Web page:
Bibz Selector

The latest release of Bibz includes some helpful new features. As a selector, I use Bibz every day, and I am excited about these new enhancements, which will make selection much easier for me—and for you as well. Here are some examples.

Clicking on "Collapse Header" is a new way to maximize the number of titles that are viewable on the screen at one time, without scrolling down. This will also reduce the total number of pages that users may have to click through in a given search or list. Personally, when I select materials for a library, I like to see as many titles on the screen at one time as I can, so I plan to use this feature a lot.

The quick search bar has also gotten an upgrade. This enables simulataneous keyword searches across subject, author, title, and series fields, without having to go to the main search screen.

But the enhancement I’m most excited about is being able to filter lists by starred reviews and journals. If I want to limit my list to titles that were reviewed in my favorite journal, I can just click on "Reviews" in the search filters column, then select my favorite journal.

You can read all about the new features here: Bibz Release Notes

Now I’d like to share some selection tips I’ve learned through my experience working in collection development.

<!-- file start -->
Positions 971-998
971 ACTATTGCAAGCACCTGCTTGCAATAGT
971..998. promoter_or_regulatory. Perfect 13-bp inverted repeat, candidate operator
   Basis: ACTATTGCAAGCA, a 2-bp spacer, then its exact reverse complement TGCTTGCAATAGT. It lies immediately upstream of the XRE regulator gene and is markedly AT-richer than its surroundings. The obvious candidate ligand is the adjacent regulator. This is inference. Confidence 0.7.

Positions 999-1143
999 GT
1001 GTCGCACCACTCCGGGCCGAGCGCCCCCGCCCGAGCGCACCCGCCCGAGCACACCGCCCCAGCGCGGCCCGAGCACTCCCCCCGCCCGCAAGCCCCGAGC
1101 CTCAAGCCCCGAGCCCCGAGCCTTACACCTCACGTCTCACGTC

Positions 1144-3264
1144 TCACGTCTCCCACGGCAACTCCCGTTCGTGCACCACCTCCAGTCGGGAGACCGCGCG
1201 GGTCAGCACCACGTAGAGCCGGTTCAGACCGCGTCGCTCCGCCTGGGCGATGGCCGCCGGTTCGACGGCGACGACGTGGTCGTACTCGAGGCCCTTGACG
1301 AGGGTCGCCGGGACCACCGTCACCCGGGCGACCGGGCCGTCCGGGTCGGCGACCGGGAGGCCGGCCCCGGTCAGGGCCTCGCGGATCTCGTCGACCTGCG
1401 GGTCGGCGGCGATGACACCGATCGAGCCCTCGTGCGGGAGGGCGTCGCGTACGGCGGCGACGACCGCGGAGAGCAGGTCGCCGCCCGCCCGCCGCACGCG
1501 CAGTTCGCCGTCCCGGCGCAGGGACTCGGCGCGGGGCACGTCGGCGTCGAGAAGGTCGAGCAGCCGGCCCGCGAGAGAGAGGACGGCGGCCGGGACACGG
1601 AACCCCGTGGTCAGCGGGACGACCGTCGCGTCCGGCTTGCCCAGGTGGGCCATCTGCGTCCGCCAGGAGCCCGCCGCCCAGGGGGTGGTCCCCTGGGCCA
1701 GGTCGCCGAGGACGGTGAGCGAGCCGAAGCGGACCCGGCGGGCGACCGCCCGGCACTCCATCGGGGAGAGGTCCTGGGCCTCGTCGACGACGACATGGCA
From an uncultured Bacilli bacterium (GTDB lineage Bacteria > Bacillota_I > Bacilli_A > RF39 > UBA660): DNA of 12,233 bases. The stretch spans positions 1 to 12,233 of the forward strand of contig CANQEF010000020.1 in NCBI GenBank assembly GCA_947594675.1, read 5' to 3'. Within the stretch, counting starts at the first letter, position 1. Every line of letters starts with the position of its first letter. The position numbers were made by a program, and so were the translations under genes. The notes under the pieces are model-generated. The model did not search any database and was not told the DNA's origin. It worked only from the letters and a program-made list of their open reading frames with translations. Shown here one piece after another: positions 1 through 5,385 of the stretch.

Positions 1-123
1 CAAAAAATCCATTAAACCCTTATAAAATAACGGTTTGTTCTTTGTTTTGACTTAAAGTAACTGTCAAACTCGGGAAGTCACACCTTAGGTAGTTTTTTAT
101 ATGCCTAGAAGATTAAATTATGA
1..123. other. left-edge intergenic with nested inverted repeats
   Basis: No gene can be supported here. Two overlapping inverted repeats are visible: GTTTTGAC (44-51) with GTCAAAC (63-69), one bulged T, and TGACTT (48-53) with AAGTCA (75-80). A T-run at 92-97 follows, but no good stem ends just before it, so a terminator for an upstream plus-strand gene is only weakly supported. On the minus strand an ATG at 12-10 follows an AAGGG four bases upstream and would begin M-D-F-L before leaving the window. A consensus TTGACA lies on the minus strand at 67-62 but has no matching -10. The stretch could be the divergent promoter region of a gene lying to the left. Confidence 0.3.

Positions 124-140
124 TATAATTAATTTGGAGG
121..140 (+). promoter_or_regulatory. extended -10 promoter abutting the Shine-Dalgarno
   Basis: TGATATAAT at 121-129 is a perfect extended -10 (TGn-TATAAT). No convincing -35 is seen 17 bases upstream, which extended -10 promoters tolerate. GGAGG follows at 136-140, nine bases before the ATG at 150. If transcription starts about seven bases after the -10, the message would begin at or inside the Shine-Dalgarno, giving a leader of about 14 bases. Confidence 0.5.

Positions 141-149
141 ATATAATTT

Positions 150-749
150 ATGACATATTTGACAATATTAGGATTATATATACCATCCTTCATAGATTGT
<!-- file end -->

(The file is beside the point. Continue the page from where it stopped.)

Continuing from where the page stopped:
1. Get the no-brainers out of the way first. If you have series or authors that are always in demand, make those your first line of selection. If you receive series FASTips or TIPS lists from Brodart, ask us to include subseries for the most popular series at your library. Why waste time trying to decide if you should order the next Geronimo Stilton series? Patrons will be clamoring for it, so make it an automatic purchase. That will free you up to spend more time on the tougher decisions.

  2. Don’t depend entirely on reviews. Review journals are a great help, but I don't recommend using them as the basis for all of your selections. As we all know, there are many popular or worthwhile titles that will never be reviewed. Furthermore, titles that are reviewed may not be reviewed until close to or after publication. Brodart sources are a great way to find titles that merit consideration, but may not be reviewed. My personal favorites are "Picks for Public Libraries" and "Children and Teen Nonfiction Picks," which feature practical and fun nonfiction titles that are typically not reviewed.

  3. Don’t forget to factor in demand. Even if a title hasn't been reviewed, if it’s getting a lot of buzz and everyone else is reading it, your patrons will want it, too!

  4. When in doubt, ask. As always, if you have any questions or want to discuss selection strategies, we’re happy to help. We love talking about collection development, sharing our approaches to selection—and hearing all about selection tips and tricks that work for you.